The History of the R&D Tax Credit: A Smoking Gun from a Cold War

Posted: 12 May 2017  

Mirit Eyal-Cohen

University of Alabama - School of Law

Date Written: May 12, 2017

Abstract

Recently, the Research and Experimentation Tax Credit was made permanent. Enacted in 1981 with a different title, the Research and Development credit was a created as a temporary tax expenditure program meant to embolden innovation research in the U.S.

During the Cold War, trade organizations and business leaders expressed concerns of the lagging rates of investment in research activities compared to that of the Russian rivals. Accordingly, the Regan Administration created a temporary tax mechanism to compensate companies that increase their incremental investments in research activities.

Yet, since its inception in 1981, the credit has been repeatedly scheduled to expire. During its lifetime it only lapsed for a single one-year period. The reason behind placing an expiration date on the tax credit has been primarily budgetary.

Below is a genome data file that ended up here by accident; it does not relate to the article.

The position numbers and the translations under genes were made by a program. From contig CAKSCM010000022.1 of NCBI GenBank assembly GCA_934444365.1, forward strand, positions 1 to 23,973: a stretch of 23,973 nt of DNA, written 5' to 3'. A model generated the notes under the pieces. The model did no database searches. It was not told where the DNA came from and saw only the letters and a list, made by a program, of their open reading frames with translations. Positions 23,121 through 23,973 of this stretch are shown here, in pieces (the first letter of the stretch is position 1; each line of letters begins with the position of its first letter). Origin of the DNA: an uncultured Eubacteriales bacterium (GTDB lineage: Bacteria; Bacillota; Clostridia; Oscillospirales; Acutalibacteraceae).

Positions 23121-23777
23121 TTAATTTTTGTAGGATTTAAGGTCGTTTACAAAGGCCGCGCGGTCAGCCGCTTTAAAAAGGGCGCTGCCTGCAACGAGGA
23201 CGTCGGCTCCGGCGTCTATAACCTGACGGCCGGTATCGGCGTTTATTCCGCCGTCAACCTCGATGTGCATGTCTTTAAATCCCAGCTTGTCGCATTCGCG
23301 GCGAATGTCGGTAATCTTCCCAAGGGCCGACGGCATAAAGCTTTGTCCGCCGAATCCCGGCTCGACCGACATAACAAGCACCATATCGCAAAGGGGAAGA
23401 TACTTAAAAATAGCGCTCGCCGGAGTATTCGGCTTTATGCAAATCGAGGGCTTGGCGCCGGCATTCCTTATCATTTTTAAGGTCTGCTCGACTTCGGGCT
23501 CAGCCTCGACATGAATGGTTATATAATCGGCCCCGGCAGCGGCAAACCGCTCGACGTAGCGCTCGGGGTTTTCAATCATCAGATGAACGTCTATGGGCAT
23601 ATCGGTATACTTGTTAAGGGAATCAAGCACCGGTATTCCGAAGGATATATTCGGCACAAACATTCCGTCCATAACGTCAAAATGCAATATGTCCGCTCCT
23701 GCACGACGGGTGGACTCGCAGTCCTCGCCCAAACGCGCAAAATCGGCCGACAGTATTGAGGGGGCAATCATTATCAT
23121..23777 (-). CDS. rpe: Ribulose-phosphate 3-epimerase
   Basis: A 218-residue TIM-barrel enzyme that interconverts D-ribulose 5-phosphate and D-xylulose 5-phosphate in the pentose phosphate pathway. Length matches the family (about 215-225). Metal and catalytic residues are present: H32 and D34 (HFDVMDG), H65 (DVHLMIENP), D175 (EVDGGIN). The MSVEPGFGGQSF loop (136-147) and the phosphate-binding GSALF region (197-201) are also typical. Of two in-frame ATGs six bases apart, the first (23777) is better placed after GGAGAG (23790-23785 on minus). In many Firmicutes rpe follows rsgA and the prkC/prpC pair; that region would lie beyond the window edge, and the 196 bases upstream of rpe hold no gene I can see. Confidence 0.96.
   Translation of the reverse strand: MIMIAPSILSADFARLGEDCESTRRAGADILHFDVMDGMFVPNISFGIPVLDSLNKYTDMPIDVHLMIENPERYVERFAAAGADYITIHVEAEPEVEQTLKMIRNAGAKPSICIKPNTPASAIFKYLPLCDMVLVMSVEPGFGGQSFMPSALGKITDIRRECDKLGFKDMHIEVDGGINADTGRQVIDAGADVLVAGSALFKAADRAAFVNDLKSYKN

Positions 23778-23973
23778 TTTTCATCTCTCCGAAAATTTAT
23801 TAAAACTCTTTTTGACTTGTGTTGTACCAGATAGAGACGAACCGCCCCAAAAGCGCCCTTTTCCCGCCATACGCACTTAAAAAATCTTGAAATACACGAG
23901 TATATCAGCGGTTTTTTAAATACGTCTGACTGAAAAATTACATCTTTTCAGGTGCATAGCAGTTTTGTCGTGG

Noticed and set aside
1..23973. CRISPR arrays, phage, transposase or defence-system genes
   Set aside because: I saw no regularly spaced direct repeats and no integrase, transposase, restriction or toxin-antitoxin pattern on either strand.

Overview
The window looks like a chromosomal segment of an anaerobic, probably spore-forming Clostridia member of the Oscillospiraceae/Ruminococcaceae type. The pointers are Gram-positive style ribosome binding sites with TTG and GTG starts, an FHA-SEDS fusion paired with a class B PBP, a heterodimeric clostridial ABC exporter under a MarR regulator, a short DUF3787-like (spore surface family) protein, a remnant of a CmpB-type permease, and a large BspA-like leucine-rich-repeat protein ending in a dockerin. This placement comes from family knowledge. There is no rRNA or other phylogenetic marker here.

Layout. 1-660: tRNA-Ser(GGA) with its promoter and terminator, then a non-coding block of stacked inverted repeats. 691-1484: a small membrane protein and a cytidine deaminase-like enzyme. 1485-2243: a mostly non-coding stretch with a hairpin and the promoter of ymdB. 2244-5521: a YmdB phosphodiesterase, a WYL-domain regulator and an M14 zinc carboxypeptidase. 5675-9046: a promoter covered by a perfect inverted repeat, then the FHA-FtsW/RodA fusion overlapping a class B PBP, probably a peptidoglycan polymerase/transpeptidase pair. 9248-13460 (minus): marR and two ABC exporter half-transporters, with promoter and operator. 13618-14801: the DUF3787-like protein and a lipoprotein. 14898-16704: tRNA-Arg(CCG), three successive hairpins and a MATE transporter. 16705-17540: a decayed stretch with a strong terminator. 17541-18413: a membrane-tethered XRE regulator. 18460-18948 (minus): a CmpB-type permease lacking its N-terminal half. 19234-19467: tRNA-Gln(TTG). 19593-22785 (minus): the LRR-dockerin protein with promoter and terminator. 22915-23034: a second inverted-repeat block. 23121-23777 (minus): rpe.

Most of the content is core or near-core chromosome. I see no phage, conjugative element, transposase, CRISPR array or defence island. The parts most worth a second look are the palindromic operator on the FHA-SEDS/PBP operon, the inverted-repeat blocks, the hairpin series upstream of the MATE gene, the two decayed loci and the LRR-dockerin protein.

Critics of the R&D tax credit have argued that this temporary tax incentive defeats its purpose because it lacks eligible parties’ long-term economic decisions. Moreover, the credit complexity and multifaceted character makes it difficult to younger entities to claim. As a result, the current R&D credit ($20 billion/year) and R&D expensing ($73 billion/year) are utilized mainly by firms with more than $250 million in receipts.

Large, established companies constantly lobby for its extension and they recently won the jackpot with its transformation to a permanent tax preference. Is the credit an effective innovation spending program or a rent seeking device and political giveaway from the Cold War era? This Article hopes to answer these questions.

Keywords: Research and Development, Experimentation, Tax Credit, History, Innovation, Cold War

Suggested Citation

Eyal-Cohen, Mirit, The History of the R&D Tax Credit: A Smoking Gun from a Cold War (May 12, 2017). Available at SSRN: https://ssrn.com/abstract=2967523

Mirit Eyal-Cohen (Contact Author)

University of Alabama - School of Law ( email )

P.O. Box 870382
Tuscaloosa, AL 35487
United States

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